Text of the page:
Re: Software version numbers

Subject: Re: Software version numbers
From: Len Olszewski <saslpo -at- UNX -dot- SAS -dot- COM>
Date: Tue, 23 Nov 1993 08:30:07 -0500


> Lately, some of our software developers have been agitating to get us to
> include the software version numbers with our manuals. In the past this
> has been handled by sending out a letter with the software and (sometimes)
> update pages for the manual.


> How have some of y'all dealt with this issue? Do you
> send out updated title pages with software version changes? Do you trust
> your users to track these changes with Release Notes? Do you not have this
> problem at all and prefer to discuss sports or holiday plans?

This depends how your release structure works.

We have versions, and releases within versions. Versions are the major
thing, releases are, generally, platform specific.

Our primary documentation (the big reference, usage, ref and usage,
examples, syntax, etc.) is all geared to versions. The library
architecture is such that for all products, the names are similar, like

SAS Language: Reference, Version 6, First Edition

Releases occur within versions (for the past several years, at least,
and this technique looks like it will stick). So our release 6.08, for
example, was for OS/2 and Windows platforms. Our release 6.09 includes
SOLARIS, ULTRIX and RS/6000 platforms. Release 6.10 is a different set
of platforms.

For changes to a product introduced within a release, that is between
versions, we issue technical reports wiith all of the "changes and
enhancements" by product by release. We have to say the release number
on the cover.

At the version level, platform differences are documented in
platform-specific "comapanions". So you get the primary doc (with all
portable platform-indendent features) identified with version number,
the companion for your host platform identified with version number, and
the changes and enhancements reports, identified with release number
(assuming you upgrade, which you should, you know 8-).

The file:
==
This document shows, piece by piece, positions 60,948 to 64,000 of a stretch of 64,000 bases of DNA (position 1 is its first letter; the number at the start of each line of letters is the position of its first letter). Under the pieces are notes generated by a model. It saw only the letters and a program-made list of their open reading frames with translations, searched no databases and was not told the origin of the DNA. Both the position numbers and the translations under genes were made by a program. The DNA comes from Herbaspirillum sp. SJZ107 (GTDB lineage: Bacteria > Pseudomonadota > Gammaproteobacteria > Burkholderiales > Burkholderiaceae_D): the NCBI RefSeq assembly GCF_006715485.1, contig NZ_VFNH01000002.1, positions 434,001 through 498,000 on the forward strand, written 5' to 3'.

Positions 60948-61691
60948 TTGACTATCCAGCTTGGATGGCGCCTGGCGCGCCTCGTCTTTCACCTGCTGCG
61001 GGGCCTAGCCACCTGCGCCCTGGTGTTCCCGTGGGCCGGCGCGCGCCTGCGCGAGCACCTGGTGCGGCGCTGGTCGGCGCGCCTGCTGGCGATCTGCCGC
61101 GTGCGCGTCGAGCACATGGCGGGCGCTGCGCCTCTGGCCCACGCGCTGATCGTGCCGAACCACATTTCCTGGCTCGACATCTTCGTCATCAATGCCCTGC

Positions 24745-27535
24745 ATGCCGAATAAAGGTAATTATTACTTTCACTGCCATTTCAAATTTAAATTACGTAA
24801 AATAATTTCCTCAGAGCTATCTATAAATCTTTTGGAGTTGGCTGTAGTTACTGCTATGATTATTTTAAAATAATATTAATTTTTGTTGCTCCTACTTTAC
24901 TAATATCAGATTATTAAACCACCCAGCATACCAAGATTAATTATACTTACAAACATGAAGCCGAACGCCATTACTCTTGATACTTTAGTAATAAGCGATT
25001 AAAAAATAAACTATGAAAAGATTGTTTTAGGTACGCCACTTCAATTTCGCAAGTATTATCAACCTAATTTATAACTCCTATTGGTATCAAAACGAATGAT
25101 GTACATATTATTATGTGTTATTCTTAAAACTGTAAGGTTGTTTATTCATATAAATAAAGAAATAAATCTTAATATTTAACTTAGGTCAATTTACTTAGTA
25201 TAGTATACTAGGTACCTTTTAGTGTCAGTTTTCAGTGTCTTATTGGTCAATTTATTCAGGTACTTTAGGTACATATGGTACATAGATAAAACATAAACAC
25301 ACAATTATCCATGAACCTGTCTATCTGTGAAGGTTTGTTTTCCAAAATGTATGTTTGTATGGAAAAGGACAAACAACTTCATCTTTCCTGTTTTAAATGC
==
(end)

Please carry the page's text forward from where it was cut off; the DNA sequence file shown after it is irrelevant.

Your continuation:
Other discretionary formal documentation is typically done at the
version level (though not necessarily). Technical reports, which treat
selected topics that discrete groups of users say they need, are
typically done at the release level. Many times, material provided in
tech reports become part of formal documentation for the next version,
but not all the time.

That's how we do it here. Sorry you asked, I'll bet. Provided, of
course, you are still awake 8-)E). <-----(my attempt at a smiley grin,
sometimes I feel creative)

How you identify your documentation depends in large part what meaning
your company attaches to the releases. We provide maintenance updates to
fix, software *anomalies*, but there isn't any formal doc there,
just instruction on how to apply the patches (we call 'em "zaps"), and
usage notes from tech support indicating potential problems and
solutions (by zap number, no less). We do maintenance releases on a
regular cycle, by release.

I won't get into the experimental/beta/production distinctions, since I
would bet Yankee dollars that no one really cares.

There it is, numbering in a nutshell.

|Len Olszewski, Technical Writer |"I may be banal, but I'm not |
|saslpo -at- unx -dot- sas -dot- com|Cary, NC, USA| juvenile." - Yours Truly |
| Opinions this ludicrous are mine. Reasonable opinions will cost you.|

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